The Casey Foundation has developed a set of four guides with meeting materials for leaders to hold facilitated conversations about dismantling racism within systems that affect young people.
The Equity Conversation Guides for Young Leaders and Partners provide step-by-step instructions for facilitators to lead groups of young people in understanding the history of structural racism and how it operates today. Groups will learn about important terms and concepts for discussing racism and equity, make group agreements that encourage open and productive conversation and learn how youth organizing has produced lasting positive change. The guides include interactive activities, handouts and posters appropriate for a data walk.
“The only way we can truly chart the course that will lead to lasting improvements is to recognize and acknowledge racial bias and how it has influenced our public systems,” says Sandra Gasca-Gonzalez, director of the Foundation’s Jim Casey Youth Opportunities Initiative, which produced the guides. “Young people have always stood on the front lines of social and political change, and they can and will be powerful leaders in dismantling the racist structures that stand in the way of opportunity and successful adulthood for all.”
Four guides make up the Equity Conversation Guides for Young Leaders and Partners series:
- Understanding the Basics: Core Concepts and Terms
This document introduces foundational knowledge about the relevant concepts for advancing equity and inclusion. Learning these key concepts in peer groups facilitates deeper discussion, introspection and critical thinking, allowing leaders to apply their understanding of equity from personal experience in their work toward systemic change.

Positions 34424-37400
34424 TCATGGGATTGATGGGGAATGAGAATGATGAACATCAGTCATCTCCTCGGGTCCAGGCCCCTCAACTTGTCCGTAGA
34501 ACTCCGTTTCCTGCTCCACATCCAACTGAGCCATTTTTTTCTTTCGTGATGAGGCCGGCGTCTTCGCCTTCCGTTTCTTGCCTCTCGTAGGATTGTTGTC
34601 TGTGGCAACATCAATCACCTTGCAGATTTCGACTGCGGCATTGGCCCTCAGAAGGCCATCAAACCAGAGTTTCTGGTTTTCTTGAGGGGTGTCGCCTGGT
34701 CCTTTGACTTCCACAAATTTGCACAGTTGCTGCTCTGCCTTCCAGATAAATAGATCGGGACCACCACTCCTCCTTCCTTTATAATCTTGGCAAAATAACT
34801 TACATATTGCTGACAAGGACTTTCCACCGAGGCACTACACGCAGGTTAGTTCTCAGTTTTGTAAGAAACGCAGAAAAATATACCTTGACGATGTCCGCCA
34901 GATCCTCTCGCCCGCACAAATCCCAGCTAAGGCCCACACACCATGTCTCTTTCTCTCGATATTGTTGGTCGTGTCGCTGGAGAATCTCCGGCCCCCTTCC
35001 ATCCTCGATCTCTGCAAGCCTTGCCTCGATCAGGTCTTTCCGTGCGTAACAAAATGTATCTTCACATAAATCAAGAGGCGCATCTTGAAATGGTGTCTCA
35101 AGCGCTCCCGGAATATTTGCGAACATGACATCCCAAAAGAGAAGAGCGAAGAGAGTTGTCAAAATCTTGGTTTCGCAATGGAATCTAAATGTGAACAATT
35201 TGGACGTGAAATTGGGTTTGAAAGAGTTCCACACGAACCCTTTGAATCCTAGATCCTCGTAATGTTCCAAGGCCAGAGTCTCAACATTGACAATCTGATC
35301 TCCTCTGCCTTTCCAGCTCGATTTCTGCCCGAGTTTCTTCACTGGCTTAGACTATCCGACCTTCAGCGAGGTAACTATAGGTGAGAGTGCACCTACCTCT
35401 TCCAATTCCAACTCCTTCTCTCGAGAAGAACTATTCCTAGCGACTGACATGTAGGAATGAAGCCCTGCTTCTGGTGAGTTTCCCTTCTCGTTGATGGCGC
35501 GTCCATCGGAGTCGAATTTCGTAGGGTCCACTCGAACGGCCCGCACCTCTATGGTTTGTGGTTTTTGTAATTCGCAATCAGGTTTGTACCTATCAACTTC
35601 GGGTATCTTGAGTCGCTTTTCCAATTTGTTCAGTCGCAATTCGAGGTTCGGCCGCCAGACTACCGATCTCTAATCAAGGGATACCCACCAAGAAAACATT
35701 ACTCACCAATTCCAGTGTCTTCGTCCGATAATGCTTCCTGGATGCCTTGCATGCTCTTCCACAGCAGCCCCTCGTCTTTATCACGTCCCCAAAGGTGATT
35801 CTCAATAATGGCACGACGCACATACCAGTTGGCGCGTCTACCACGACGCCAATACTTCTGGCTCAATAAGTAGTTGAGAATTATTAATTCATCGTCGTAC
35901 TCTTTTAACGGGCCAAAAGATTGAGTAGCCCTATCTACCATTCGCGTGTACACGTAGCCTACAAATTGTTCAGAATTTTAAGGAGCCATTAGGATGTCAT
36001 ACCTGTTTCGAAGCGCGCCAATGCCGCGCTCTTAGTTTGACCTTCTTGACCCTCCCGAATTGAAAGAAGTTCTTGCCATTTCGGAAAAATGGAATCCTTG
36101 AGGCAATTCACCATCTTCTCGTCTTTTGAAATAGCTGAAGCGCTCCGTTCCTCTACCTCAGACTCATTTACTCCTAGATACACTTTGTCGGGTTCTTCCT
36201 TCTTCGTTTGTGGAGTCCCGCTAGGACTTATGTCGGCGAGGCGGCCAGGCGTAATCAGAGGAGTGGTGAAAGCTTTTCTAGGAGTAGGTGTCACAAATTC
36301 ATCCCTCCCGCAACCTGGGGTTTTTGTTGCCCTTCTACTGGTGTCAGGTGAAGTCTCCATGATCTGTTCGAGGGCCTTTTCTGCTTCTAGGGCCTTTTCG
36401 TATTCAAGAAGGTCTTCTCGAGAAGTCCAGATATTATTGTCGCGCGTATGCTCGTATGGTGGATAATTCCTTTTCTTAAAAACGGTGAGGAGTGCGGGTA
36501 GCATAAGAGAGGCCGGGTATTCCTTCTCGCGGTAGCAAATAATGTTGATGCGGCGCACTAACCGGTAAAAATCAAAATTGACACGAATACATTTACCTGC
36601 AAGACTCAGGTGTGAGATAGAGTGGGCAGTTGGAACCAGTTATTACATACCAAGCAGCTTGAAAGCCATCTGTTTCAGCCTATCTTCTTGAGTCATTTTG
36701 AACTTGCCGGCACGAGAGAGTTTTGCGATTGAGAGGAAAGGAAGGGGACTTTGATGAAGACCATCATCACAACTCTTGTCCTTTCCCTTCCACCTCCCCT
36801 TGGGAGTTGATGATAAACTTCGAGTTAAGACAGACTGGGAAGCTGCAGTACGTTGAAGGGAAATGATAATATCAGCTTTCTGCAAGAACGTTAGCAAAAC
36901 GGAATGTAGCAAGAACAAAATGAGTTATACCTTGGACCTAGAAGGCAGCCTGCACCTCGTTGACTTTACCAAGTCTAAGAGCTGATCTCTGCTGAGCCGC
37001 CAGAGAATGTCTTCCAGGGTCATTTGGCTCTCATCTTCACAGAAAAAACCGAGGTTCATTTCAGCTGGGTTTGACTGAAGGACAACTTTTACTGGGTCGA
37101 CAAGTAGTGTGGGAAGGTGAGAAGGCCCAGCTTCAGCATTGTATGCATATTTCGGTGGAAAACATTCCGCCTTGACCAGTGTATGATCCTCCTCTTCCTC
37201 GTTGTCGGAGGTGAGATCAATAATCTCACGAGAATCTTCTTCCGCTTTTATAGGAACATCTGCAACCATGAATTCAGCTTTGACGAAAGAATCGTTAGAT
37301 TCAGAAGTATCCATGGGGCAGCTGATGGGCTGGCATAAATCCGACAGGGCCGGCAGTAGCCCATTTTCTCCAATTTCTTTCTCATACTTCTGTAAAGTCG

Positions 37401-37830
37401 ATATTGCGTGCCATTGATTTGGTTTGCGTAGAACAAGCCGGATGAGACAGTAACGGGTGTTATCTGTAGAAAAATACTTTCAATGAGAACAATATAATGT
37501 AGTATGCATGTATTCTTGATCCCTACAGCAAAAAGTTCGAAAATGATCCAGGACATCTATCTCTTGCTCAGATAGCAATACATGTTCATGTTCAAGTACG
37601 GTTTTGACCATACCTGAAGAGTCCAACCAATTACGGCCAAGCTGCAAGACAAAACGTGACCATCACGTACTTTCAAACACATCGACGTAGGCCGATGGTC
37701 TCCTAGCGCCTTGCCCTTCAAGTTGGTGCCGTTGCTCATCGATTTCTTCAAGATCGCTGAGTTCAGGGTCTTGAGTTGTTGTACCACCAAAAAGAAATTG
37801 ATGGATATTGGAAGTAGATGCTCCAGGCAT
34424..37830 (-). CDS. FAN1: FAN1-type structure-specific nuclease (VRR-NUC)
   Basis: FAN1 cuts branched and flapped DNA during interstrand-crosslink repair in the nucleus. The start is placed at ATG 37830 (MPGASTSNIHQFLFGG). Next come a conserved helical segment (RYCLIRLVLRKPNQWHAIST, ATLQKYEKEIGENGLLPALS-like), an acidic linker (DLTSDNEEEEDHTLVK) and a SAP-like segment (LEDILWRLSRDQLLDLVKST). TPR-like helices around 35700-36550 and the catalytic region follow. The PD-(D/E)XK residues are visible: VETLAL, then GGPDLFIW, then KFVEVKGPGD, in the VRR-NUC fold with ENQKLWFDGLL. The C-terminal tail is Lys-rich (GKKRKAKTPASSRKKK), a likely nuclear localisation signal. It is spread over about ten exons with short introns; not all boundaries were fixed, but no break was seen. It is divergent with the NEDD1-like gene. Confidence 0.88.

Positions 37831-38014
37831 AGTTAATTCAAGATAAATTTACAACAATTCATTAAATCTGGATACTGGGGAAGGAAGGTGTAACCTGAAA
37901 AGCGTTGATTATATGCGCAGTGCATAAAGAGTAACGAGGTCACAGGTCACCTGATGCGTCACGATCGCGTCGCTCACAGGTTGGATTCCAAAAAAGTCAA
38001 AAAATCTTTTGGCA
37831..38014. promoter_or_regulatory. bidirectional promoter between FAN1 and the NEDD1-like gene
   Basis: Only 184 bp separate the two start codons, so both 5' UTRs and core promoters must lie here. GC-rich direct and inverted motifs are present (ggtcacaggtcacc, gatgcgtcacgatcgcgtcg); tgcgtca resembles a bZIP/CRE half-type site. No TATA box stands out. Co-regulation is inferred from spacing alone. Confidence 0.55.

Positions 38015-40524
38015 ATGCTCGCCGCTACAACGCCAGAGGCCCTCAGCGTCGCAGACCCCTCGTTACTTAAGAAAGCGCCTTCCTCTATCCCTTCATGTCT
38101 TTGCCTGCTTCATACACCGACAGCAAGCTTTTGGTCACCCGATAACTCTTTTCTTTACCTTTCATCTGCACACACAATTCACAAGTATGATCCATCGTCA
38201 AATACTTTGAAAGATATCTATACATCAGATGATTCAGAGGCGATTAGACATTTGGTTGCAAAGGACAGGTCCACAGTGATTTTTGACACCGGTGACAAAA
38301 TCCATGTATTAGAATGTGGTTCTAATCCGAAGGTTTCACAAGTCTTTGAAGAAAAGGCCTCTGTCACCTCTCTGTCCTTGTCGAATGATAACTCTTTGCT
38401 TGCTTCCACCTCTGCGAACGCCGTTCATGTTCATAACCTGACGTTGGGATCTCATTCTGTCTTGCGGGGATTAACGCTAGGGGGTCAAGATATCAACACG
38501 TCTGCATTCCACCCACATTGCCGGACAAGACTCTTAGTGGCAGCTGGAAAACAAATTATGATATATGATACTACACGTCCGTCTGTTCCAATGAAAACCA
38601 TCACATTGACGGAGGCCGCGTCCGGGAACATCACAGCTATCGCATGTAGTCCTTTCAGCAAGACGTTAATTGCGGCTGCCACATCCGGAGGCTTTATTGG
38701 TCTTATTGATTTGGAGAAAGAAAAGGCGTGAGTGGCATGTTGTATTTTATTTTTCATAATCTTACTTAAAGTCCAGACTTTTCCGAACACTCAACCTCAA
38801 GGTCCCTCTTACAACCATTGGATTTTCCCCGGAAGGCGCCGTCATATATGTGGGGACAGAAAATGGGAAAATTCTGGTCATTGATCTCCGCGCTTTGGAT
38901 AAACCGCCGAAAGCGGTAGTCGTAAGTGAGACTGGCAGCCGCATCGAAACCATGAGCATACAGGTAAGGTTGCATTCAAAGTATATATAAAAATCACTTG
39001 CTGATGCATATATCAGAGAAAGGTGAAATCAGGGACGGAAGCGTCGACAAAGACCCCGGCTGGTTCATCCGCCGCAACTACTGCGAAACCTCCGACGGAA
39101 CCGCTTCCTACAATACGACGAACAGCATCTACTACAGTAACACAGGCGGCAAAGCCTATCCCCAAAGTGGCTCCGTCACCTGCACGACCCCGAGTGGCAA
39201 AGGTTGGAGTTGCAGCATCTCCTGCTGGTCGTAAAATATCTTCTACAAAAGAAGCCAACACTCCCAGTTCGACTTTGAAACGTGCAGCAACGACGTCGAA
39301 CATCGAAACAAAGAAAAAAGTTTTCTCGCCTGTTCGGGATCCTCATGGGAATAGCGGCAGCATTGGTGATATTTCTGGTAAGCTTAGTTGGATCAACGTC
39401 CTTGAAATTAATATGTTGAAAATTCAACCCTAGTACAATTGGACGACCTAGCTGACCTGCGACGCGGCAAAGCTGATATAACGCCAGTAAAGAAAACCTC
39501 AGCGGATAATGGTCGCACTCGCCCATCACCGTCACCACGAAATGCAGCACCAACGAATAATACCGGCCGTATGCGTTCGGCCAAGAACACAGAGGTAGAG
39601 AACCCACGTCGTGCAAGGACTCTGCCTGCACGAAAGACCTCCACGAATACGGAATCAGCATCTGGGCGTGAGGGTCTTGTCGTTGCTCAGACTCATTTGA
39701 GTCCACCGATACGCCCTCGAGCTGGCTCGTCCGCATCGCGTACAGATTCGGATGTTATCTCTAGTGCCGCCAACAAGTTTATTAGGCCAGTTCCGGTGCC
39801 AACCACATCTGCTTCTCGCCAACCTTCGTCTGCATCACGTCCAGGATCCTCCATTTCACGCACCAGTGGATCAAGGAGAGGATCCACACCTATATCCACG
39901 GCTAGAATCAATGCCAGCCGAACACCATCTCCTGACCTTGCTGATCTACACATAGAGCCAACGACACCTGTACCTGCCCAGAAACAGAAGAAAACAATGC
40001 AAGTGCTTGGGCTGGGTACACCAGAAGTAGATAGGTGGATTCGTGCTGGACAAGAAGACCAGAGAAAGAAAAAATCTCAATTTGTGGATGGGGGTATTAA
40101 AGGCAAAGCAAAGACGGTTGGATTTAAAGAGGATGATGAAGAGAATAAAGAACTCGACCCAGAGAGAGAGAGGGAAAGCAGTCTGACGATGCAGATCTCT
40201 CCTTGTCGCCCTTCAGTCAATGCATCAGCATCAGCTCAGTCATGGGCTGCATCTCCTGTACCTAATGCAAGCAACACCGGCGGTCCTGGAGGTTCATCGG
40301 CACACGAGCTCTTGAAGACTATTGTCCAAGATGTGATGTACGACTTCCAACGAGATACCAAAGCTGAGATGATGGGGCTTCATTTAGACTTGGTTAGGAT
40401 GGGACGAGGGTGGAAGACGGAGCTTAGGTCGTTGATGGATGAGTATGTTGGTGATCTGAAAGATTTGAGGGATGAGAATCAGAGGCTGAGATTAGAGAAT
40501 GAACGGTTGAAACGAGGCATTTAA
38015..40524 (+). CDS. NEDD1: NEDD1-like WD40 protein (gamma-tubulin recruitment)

- Digging Deep: Historical Context of Child Welfare Systems
This document takes a comprehensive look at how race has operated in the child welfare and youth justice systems from the 1600s through today. To engage in leadership and advocacy in meaningful ways, young people must understand the context of child welfare systems and how various policies and practices can affect children and families differently.
- Discovering Self: Identity and Culture
Some young people who have been in foster care might identify with several cultures and communities, while some might not know where they come from. Establishing one’s place and role in equity and inclusion work must include a journey of personal understanding and reflection. This guide is designed to enable adult facilitators to explore these complex themes in a strengths-based environment with young leaders and advocates who have experienced foster care.
- Sharing Power: History and Contributions of Organizing in the Continuum of Youth Engagement
Understanding the historical context of youth leadership and advocacy allows young people to fully appreciate the influence they can have and the political dynamics involved in advocacy. This conversation provides them with an opportunity to learn about the central role that young people have played in systems change with an equity and inclusion lens.
After introducing the core concepts, facilitators are invited to work through the guides in a way that makes sense for their group.
“These are results-focused guides,” Gasca-Gonzalez says. “We hope they will empower young people to move from understanding themselves to building relationships to developing tangible solutions.”
Learn about the Foundation’s seven steps to equity and inclusion